Our digital photos live in many different places—laptops, desktops, phones, Facebook, Instagram, Flickr, Dropbox, CDs, hard drives, memory cards stuffed into junk drawers. One of the iPad’s great strengths is how it allows us to play with our digital stories, but what’s the best way to manage those assets, shot-by-shot, to get to the point where we’re ready to play? Here’s how, brought to you by Impressed App’s Lynne McEachern.
Moving Images From Social Networks To Your iPad: Most apps that access iPad-based photos will allow you to import from Facebook and Instagram. While images stored on social channels may not be the full resolution photos for, say, ordering an enlarged print on canvas, they’re more than adequate for sharing online or making slideshows…
Moving Images From Cloud Storage/Backup To Your iPad: For any project that will be printed on real-live paper (old-school!), it’s always best to source the full-resolution photos for best quality. Sync directly from your computer/camera or access photo storage accounts such as Flickr or Dropbox. Flickr’s recent UI changes have made it easier to use, as well as giving us all a full terabyte of storage space for free. In comparison, Dropbox offers 1 gigabyte—still plenty large enough for a mass of photos—and it works really well on all platforms. The basic account is free.
Moving Images From Your Computer To Your iPad: You can always use iTunes to import photos to your iPad from a PC or Mac, but iTunes isn’t always the most straightforward option. A few hints—first, we recommend de-selecting the option to auto-sync when you plug an iOS device into your computer. This will make your life a lot easier. Refer to Apple’s instructions to sync photos manually. Or, some apps offer iTunes-based drag-and-drop from your laptop right into your app. This is how we’ve done things at Impressed. Here’s how that works.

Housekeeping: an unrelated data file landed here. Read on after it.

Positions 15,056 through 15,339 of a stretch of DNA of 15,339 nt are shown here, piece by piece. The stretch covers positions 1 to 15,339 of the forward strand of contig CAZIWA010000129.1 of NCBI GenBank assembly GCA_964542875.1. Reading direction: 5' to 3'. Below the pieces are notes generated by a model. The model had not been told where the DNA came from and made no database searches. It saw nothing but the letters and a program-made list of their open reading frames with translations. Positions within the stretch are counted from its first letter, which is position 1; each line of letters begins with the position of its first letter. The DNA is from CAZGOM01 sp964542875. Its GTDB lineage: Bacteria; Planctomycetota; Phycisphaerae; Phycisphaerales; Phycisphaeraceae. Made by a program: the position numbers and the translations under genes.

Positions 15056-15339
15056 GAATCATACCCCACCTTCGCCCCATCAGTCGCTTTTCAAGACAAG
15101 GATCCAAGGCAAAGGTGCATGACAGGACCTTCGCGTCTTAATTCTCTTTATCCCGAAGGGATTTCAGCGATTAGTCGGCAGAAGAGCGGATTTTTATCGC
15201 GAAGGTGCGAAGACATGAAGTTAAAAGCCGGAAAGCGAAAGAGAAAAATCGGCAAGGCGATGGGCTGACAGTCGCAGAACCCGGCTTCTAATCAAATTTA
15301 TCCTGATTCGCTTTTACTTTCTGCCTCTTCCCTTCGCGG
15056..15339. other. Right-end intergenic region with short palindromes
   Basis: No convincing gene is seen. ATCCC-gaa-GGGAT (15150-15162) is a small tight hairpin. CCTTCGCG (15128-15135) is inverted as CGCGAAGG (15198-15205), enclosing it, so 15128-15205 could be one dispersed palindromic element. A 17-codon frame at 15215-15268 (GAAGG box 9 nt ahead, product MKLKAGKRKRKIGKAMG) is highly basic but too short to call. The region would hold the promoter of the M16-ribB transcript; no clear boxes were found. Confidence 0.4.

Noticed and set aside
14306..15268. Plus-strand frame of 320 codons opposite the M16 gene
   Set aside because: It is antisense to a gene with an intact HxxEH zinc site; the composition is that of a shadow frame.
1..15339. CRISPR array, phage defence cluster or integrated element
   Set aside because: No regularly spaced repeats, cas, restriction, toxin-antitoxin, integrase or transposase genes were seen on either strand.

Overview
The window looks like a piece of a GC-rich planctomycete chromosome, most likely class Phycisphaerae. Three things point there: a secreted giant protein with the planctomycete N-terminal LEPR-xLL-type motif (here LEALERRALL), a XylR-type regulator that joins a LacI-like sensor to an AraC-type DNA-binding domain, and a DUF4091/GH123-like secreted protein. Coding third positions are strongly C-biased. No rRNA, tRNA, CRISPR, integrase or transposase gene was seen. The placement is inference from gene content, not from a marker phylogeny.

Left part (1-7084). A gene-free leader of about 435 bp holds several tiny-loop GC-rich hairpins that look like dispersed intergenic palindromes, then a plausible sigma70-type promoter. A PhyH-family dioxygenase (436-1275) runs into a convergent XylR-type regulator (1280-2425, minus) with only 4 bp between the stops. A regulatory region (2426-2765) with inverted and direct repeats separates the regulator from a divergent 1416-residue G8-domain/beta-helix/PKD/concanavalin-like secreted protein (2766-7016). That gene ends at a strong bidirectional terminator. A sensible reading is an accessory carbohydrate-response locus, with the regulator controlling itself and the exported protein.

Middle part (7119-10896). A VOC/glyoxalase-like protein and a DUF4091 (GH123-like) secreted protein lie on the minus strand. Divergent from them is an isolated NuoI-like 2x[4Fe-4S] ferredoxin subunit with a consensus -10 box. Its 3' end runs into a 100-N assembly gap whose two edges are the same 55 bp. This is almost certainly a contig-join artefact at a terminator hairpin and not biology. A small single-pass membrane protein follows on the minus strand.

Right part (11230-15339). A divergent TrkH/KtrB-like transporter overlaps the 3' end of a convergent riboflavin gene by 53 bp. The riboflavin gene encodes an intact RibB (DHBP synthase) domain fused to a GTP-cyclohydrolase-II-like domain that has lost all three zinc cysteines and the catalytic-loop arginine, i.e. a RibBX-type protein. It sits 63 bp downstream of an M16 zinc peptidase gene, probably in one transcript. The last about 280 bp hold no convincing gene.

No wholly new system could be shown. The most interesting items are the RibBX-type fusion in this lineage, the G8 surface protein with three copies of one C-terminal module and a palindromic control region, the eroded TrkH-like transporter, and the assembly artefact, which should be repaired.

Moving Images From Your Camera To Your iPad: The Apple Camera Connector Kit is a hardwired connection between your camera and any iPad, iPhone, or iPod. The connector kit requires a bit of a workaround, though—while it seems like we should be able to use a memory card to move photo files from a computer to an iPad this way, the kit restricts imports like that to only those files in the exact file structure as they appear on the camera. In order to make it work, trick it by calling the destination folder on your iPad ‘DCIM’, and following the typical 8-character digital naming structure native to your camera (i.e. ‘DSC_####.JPG’ or ‘IMG_####.JPG’). Here are some more tips on file naming.
Moving Images From Your iPhone To An iPad: iCloud is an easy way to share your iPhone’s photostream with your iPad, as long as you’re working with less than 1000 photos. Instructions for setting up iCloud are here. Or, share individual photostream photos via Photostream to your iPad. Here’s how.